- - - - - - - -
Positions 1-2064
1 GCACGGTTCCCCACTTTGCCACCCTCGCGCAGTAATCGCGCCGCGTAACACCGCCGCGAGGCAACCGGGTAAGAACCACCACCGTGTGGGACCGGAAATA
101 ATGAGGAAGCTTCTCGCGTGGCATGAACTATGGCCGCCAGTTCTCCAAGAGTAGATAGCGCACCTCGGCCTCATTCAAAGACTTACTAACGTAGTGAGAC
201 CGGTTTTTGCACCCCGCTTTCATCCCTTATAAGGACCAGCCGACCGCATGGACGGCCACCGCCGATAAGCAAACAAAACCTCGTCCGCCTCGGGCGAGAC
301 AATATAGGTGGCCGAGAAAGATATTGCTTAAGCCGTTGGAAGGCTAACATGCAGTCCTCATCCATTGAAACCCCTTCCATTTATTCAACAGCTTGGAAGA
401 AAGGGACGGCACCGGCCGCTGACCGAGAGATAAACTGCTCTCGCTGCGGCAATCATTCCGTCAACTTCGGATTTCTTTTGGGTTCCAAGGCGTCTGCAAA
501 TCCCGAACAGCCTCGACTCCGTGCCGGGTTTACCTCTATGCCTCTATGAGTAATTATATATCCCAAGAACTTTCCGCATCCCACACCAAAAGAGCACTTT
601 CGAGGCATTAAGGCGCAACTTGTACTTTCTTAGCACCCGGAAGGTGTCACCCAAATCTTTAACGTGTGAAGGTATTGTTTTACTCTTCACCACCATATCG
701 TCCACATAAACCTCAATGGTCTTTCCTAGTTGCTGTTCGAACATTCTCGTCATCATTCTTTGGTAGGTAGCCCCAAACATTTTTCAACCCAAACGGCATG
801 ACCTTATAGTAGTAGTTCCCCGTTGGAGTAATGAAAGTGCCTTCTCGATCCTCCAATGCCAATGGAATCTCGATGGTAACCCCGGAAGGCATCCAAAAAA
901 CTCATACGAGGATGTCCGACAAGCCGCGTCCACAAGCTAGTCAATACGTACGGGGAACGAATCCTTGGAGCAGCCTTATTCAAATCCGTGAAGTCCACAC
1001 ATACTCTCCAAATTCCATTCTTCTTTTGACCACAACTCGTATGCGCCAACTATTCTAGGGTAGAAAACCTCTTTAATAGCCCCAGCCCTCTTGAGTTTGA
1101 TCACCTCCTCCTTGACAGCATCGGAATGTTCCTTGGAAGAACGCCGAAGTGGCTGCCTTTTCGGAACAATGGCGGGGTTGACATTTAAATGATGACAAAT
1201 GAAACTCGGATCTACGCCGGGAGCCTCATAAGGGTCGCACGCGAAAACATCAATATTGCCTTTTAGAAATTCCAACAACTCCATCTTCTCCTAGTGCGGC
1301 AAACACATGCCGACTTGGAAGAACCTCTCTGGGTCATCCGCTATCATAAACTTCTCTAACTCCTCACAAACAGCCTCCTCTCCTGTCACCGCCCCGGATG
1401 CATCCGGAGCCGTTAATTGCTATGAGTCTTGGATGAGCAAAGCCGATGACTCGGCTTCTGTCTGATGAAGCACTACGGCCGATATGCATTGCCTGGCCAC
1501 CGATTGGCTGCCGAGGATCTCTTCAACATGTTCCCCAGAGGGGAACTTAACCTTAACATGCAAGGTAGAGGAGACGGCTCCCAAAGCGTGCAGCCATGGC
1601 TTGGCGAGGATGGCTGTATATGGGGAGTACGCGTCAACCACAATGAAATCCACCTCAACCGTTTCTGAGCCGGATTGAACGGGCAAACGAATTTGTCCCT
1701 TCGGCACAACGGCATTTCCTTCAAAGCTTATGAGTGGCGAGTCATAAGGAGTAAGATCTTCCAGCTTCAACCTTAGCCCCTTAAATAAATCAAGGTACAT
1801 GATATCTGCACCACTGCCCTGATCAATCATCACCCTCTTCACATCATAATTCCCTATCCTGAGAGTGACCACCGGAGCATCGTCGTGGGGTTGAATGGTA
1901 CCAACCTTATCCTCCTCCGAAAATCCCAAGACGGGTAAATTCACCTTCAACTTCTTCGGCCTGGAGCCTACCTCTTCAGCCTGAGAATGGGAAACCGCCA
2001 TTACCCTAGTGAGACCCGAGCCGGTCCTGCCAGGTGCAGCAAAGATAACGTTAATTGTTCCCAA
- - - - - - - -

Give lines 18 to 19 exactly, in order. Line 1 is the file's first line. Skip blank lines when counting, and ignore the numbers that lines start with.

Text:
1601 TTGGCGAGGATGGCTGTATATGGGGAGTACGCGTCAACCACAATGAAATCCACCTCAACCGTTTCTGAGCCGGATTGAACGGGCAAACGAATTTGTCCCT
1701 TCGGCACAACGGCATTTCCTTCAAAGCTTATGAGTGGCGAGTCATAAGGAGTAAGATCTTCCAGCTTCAACCTTAGCCCCTTAAATAAATCAAGGTACAT